French Member of Parliament Denis Baupin on Monday resigned from his role as deputy speaker of the lower house, the National Assembly, just hours after the publication of an investigation by Mediapart and France Inter radio in which several female colleagues, including a fellow MP, allege they were sexually harassed by him. Baupin, 53, who is married to housing minister Emmanuelle Coste, last month resigned from the EELV Green party to which all of his accusers belonged at the time of the alleged events. He denies the accusations, which include physical groping and other lewd behaviour and repeatedly sending sexually explicit phone text messages. Lénaïg Bredoux reports.
Departure of EELV's Senate leader Jean-Vincent Placé follows decision by a senior MP to quit the environmental party.
François de Rugy, a long-time supporter of an alliance with the ruling Socialist Party, said the EELV party had moved too far to the left.
In the middle of a socialist heartland of north-east France, a Green party mayor is leading an audacious and lonely project to revitalise his former coal-mining town, where unemployment runs above the national average, with the creation of ecology-focussed companies and research centres, and the ecodesign renovation of its private and public buildings. But this isolated development programme, and its promise of future job creations, is a slow and far from complete process which faces a stern test in municipal elections to be held later this month, when the far-right Front National party is forecast to make significant gains. Jade Lindgaard reports from Loos-en-Gohelle.
Party says it wants commitment from government on environment 'within six days' after ministers postponed energy transition plans until 2014.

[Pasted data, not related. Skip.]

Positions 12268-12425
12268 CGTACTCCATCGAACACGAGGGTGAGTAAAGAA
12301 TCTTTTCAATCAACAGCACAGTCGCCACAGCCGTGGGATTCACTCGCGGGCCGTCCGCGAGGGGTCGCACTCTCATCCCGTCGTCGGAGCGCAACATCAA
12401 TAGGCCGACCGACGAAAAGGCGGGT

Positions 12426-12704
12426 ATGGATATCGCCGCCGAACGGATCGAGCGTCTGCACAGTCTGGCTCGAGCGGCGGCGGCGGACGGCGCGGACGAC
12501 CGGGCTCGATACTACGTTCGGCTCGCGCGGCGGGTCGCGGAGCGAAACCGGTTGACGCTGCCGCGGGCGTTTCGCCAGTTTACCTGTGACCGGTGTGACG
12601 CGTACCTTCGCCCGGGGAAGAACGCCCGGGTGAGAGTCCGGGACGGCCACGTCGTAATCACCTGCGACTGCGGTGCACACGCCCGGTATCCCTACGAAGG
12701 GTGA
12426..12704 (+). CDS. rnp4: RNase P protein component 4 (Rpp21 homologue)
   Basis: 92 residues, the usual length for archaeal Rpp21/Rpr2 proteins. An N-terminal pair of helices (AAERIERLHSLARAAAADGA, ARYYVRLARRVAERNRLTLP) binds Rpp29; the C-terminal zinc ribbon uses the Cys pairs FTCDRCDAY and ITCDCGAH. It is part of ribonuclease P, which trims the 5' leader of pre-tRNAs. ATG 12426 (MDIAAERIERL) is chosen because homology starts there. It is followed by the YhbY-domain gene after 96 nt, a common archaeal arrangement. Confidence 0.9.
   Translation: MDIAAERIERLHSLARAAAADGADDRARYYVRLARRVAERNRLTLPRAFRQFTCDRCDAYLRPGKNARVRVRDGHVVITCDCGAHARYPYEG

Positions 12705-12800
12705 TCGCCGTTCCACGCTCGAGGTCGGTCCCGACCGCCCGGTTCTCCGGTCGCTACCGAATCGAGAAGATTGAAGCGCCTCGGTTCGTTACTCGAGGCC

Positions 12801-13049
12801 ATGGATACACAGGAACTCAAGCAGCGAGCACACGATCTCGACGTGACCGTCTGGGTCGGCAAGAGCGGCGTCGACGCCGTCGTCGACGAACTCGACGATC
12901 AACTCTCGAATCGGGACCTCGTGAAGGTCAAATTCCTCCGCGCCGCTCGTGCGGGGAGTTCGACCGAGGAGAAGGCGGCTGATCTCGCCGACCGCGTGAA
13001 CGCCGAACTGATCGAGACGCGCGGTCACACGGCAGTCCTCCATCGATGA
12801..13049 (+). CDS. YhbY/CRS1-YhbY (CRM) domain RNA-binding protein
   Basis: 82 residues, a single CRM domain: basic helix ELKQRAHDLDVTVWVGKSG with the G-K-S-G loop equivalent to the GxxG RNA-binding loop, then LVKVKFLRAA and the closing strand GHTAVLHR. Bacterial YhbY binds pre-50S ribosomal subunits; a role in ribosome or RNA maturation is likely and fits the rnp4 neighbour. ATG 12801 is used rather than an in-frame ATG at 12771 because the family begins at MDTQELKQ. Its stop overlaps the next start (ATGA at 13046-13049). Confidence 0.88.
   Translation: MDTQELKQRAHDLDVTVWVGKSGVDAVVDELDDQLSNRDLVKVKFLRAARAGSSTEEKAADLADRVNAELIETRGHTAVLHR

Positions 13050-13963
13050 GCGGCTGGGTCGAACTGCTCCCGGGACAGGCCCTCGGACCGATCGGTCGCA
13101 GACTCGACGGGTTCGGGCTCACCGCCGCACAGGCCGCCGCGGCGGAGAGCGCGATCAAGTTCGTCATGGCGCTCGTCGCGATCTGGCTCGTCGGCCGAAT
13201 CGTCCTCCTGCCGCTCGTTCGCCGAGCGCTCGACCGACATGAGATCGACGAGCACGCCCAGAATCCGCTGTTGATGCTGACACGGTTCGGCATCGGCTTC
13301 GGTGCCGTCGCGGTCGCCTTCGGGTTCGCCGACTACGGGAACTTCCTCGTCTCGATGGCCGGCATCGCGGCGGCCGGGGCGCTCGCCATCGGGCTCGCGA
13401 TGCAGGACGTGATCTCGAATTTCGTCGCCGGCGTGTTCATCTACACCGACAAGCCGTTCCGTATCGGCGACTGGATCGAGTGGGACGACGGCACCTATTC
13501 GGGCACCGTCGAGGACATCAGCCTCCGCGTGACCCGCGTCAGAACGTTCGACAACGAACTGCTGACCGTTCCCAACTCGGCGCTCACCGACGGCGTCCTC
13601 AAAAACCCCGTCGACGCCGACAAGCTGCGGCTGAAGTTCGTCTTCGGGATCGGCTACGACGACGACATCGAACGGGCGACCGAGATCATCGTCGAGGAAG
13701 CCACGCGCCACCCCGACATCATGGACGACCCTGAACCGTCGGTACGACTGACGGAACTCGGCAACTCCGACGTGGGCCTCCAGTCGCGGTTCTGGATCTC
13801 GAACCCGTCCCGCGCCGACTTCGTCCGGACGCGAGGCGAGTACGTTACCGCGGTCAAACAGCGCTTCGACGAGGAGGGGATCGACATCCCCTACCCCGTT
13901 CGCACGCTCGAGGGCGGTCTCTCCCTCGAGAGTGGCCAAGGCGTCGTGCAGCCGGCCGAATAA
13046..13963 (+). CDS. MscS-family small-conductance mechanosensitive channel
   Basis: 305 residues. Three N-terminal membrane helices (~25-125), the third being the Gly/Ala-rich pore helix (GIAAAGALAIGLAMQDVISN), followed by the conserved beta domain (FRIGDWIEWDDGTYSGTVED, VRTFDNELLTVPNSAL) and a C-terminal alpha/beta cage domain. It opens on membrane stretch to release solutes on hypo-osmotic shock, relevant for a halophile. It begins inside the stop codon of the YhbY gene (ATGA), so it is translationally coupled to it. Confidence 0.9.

Prime minister Jean-Marc Ayrault has sought to calm the major controversy surrounding plans for a new airport near his home city of Nantes by calling for “dialogue”. But at the same time the forces of law and order led a major operation against protesters at the planned airport site, leaving up to 100 people injured. Jade Lindgaard charts the latest developments in a bitter saga that is proving damaging both to the government's relations with its green allies and its reputation on environment issues.
A long-simmering protest movement against a project to build a new airport close to the town of Nantes, in western France, has over recent weeks grown into a major political battle that now threatens a rupture in the already strained relations between the ruling Socialist Party and its Green party allies, the EELV. Thousands of demonstrators – 13,000 according to the police, 40,000 according to the protestors – turned out at the weekend (pictured), supported by the EELV, to re-occupy the zone designated for the construction of Notre-Dame-des-Landes airport in a rural area close to Nantes, and which the largely socialist-led local authorities argue is a key element in the future development of the economy in north-west France. Jade Lindgaard reports.